The development of the EMI sub-indices:
Industrial production: The April data signal the third consecutive decline in the production level of German manufacturers. Although the output subindex improved somewhat from its 80-month low in March, it nevertheless remained clearly in the loss zone. Companies that recorded a minus attributed this to weak demand, especially from the automotive sector.
Total Order Intake/Exports: Once again, industrial companies suffered a significant drop in order intake. Although the rate recovered somewhat compared to the previous month, it still remained the second-worst rate for more than ten years. This means that new orders from global players and SMEs have been shrinking for seven months now. The strongest decline was recorded by producers of capital goods.
The declining demand from abroad also continues to be characteristic of the EMI survey. In April, the eighth consecutive minus was recorded, which was again strong and only slightly above the ten-year record set in March. The tumbling automotive industry was once again cited by many EMI survey participants as the main reason for the decline. Lower sales figures were recorded in China, the USA and some European countries, among others.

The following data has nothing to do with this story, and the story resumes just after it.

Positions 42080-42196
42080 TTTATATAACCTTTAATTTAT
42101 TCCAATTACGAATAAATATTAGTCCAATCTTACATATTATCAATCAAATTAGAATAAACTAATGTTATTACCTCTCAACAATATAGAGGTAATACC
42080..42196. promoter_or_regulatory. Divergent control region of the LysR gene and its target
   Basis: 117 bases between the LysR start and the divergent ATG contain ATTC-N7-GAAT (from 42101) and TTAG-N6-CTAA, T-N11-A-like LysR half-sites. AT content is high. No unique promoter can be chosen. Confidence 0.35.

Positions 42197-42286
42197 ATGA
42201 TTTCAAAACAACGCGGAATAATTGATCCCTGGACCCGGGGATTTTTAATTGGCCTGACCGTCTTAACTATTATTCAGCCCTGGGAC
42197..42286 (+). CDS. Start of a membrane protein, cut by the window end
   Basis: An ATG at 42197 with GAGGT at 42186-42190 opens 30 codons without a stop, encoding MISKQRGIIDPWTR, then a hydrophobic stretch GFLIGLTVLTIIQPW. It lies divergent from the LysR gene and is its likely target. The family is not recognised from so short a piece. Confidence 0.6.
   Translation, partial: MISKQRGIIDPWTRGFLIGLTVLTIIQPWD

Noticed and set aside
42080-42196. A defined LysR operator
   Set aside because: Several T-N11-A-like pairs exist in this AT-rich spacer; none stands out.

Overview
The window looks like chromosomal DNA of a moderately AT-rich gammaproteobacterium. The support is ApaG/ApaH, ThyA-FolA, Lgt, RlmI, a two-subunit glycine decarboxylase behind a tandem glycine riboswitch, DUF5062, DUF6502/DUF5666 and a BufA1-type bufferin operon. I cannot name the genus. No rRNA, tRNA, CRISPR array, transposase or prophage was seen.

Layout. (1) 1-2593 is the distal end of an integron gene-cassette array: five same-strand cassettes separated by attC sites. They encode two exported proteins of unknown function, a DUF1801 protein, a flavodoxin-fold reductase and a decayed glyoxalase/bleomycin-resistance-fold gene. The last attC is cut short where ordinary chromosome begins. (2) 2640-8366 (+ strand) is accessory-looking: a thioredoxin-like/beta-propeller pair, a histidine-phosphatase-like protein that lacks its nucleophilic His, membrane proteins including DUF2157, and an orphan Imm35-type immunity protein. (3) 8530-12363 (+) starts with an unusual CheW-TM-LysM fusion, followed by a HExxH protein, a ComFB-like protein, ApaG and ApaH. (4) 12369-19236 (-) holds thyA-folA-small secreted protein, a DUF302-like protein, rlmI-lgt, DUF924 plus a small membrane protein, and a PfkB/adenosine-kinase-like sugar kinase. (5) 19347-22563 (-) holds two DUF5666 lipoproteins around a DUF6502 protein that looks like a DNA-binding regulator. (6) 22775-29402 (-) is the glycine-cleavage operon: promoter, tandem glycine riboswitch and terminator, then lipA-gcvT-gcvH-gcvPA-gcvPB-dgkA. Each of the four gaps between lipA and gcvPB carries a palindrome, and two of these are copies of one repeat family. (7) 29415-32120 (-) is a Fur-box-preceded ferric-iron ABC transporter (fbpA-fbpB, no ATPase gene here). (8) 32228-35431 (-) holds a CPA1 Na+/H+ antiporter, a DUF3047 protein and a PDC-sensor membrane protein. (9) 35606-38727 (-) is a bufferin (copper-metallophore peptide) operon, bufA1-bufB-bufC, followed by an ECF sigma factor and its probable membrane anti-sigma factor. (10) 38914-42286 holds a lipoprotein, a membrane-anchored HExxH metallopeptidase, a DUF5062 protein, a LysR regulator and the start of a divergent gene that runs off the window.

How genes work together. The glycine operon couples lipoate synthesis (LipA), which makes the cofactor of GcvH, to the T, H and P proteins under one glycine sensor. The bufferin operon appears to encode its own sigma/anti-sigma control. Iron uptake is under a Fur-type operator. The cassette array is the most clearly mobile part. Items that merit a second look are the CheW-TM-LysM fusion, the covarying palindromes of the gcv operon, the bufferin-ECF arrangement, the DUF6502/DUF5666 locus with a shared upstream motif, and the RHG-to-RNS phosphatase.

Employment: As in March, employment in the German industrial sector shrank minimally in April. The decline resulted primarily from the fact that fixed-term contracts and temporary workers were not renewed. However, there were also sporadic reports of dismissals and vacancies of retired employees. The reduction in headcount is mainly concentrated in the area of intermediate inputs and capital goods.
Purchase/sale prices: Cost pressure remained subdued at the beginning of the second quarter. The seasonally adjusted sub-index of purchase prices remained virtually unchanged compared with the 32-month low in March and thus remained well below its long-term average of 56.0 points. The rise in oil prices and wages was largely overcompensated by the fall in the price of raw materials – especially steel. In addition, some EMI survey participants reported that they had successfully negotiated lower prices due to the low level of demand.